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What You Need to Know About High Cholesterol

High cholesterol is just one of many heart disease risk factors

Cholesterol is one of the major markers of heart health. More than 73 million Americans have too much LDL cholesterol, which can lead to hardening of the arteries, raising the risk of heart attack and stroke.

What Cholesterol Is
Cholesterol is a waxy, fat-like substance that’s in every cell. There are three elements that make up total cholesterol: LDL (“bad” cholesterol), HDL (“good” cholesterol) and a fat called triglycerides.

If you have too much LDL cholesterol and triglycerides, they can stick to the walls of your arteries in the form of plaque, a condition called atherosclerosis. This restricts blood flow to the arteries. If a piece of plaque breaks off the walls and blood cells clot around it, the clot can partially or completely block blood flow to the heart or brain, leading to heart attack or stroke.  

More Than the Numbers
The rule of thumb is to keep your total cholesterol under 200, your LDL under 100, your HDL over 40 and your triglycerides under 150. But the absolute numbers are less important these days, says Scott Joy, MD, an internist at Presbyterian/St. Luke’s Medical Center in Denver and a professor of clinical practice at the University of Colorado.

“What’s more important is using your cholesterol values to calculate your 10-year risk of heart disease. That’s the big paradigm shift,” says Dr. Joy. “You can be a person with cholesterol numbers that look normal, but if you have other risk factors, cholesterol becomes a factor to calculate your risk.”

The 10-year Risk
The 10-year risk is a calculation of your chance of developing heart disease—heart attack, stroke, peripheral artery disease and heart failure, among others—within the next 10 years. It takes cholesterol into account, but also age, blood pressure and treatment for high blood pressure, diabetes and smoking.

High Cholesterol Symptoms and Diagnosis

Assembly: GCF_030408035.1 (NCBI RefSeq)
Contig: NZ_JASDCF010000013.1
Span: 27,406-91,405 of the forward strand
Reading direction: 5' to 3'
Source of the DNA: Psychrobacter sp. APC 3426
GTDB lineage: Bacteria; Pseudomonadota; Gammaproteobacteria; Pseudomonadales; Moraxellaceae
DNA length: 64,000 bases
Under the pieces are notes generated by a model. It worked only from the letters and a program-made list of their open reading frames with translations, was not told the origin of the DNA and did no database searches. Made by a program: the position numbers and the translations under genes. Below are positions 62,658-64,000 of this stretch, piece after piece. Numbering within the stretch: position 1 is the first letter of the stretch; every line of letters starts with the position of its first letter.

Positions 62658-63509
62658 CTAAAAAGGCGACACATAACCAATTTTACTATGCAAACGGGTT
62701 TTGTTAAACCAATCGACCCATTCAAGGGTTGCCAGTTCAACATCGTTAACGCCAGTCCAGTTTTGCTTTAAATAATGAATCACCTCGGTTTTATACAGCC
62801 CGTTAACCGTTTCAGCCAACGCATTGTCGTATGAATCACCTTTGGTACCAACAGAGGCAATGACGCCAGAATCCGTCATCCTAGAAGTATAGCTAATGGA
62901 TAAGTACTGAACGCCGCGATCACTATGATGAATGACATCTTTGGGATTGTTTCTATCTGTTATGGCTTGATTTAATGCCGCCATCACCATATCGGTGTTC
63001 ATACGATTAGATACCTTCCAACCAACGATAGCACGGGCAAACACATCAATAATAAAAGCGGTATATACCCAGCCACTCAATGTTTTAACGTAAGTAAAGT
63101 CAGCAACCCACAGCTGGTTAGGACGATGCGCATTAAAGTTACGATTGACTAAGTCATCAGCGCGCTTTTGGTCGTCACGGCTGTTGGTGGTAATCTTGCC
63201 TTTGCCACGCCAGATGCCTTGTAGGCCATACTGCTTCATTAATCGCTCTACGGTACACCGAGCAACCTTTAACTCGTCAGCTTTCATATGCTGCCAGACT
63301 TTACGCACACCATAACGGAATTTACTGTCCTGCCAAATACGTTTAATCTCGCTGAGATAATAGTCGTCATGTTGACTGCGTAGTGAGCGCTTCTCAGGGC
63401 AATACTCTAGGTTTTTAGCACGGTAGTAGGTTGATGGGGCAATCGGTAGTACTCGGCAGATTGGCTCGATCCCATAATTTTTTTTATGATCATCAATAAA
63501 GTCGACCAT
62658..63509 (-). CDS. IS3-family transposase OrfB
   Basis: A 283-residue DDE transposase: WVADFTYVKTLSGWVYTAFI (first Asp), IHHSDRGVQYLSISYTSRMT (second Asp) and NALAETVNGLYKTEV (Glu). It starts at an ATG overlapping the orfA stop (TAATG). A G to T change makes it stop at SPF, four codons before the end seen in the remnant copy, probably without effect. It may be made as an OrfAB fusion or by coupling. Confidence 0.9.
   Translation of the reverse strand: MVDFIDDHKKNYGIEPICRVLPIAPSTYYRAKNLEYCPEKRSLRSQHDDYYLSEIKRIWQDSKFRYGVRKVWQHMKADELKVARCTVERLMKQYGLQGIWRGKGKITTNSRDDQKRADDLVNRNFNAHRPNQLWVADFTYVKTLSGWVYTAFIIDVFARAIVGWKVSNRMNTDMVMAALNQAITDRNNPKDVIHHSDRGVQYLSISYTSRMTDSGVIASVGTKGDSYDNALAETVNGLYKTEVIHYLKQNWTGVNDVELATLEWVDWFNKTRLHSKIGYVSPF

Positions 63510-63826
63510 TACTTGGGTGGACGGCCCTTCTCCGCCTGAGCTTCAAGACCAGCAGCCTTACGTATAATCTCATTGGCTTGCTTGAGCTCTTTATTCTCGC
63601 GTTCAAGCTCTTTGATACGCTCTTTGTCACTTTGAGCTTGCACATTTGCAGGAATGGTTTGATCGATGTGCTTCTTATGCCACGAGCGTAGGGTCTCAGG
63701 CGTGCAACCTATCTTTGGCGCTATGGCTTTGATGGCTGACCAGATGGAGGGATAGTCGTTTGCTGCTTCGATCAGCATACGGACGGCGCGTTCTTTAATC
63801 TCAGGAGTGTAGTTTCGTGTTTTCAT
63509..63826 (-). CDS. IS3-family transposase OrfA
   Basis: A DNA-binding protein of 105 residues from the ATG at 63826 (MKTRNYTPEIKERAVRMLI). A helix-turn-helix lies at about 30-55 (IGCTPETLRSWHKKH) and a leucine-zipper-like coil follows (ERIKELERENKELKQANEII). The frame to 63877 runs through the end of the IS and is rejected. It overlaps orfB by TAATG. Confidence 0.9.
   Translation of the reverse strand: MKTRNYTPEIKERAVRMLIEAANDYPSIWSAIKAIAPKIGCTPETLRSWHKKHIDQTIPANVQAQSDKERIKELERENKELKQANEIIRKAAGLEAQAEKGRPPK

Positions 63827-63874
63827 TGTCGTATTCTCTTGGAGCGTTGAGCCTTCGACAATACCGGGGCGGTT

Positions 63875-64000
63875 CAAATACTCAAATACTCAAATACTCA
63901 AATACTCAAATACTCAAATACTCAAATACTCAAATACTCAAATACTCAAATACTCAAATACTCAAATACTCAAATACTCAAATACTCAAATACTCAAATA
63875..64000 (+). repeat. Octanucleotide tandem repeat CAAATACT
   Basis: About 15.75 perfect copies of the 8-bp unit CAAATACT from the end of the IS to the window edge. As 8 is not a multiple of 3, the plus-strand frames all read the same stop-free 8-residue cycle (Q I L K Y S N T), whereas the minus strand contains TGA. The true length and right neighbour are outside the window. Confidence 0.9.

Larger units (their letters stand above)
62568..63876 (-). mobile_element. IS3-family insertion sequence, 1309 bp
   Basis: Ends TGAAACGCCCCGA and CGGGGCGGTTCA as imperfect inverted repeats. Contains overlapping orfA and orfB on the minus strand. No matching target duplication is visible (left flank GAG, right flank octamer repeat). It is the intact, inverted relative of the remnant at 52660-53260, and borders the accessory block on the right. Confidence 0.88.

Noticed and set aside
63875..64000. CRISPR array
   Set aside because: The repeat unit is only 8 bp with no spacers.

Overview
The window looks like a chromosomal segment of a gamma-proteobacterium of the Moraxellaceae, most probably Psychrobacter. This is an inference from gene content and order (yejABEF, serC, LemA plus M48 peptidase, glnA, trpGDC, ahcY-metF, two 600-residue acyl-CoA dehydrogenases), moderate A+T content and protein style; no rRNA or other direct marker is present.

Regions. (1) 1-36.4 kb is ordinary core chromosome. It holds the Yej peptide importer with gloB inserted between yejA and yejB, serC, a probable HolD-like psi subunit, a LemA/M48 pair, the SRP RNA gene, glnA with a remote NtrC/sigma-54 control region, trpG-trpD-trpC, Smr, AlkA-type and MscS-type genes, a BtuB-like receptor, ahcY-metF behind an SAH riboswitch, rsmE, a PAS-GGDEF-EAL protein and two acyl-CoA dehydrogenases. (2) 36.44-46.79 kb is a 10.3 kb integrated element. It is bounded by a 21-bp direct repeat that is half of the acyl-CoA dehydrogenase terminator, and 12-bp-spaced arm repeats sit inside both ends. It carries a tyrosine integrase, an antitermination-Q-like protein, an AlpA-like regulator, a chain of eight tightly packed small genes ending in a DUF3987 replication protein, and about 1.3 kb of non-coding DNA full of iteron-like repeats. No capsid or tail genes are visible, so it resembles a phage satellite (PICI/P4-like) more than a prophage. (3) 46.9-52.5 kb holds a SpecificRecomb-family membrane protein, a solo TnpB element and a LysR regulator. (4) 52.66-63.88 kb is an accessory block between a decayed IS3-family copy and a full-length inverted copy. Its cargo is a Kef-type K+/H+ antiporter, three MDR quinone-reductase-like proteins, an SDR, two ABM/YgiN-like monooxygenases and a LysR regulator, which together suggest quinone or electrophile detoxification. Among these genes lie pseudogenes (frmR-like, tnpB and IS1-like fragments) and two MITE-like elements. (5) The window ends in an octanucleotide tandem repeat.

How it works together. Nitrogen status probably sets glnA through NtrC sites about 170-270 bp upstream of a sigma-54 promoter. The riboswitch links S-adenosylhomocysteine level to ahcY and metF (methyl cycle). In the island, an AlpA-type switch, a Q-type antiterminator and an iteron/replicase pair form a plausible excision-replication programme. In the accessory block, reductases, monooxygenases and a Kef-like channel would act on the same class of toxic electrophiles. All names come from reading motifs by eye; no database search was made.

High cholesterol usually has no symptoms, but chest pain is a common symptom of severe atherosclerosis. “High cholesterol is not something you usually feel,” says Joy. “The only symptom of very high cholesterol is xanthomas, little plaques of cholesterol that develop on the skin. But routine patients won’t develop those.”

Cholesterol is checked by a blood test in your healthcare provider’s office. Ask your healthcare provider at what age you should start getting tested, as recommendations vary. The U.S. Preventive Services Task Force (USPSTF) strongly recommends men over 35 and women over 45 with increased risk of heart disease have their cholesterol levels checked. Repeat tests are typically performed every five years. Anyone over age 20 who is in good health should have their cholesterol checked every four to six years, according to the American Heart Association. Those at risk for heart disease should have it checked more frequently.

Medication and Lifestyle
You may be at risk for high cholesterol if you’re a man over age 45 or a woman over 55, if you consume high levels of saturated fat, if you don’t exercise frequently or you’re overweight or have a family history of high cholesterol. Statins, which reduce the liver’s ability to produce cholesterol, are the standard treatment for high cholesterol, according to Joy. “They’ve been shown to reduce the risk of heart attack or stroke by 20% to 35%,” Joy says. Statins are generally considered safe, but muscle soreness and aches can be a problem for some people. 

Medication can help control your cholesterol, but it shouldn’t be your only line of defense. “Lifestyle changes are always included in treatment,” says Joy. You can reduce your risk by doing 150 minutes of moderate exercise a week, keeping your weight down and your Body Mass Index (BMI) under 25 kg/m2, and eating a diet low in saturated fat.

“There’s no side effects to a healthy lifestyle,” Joy add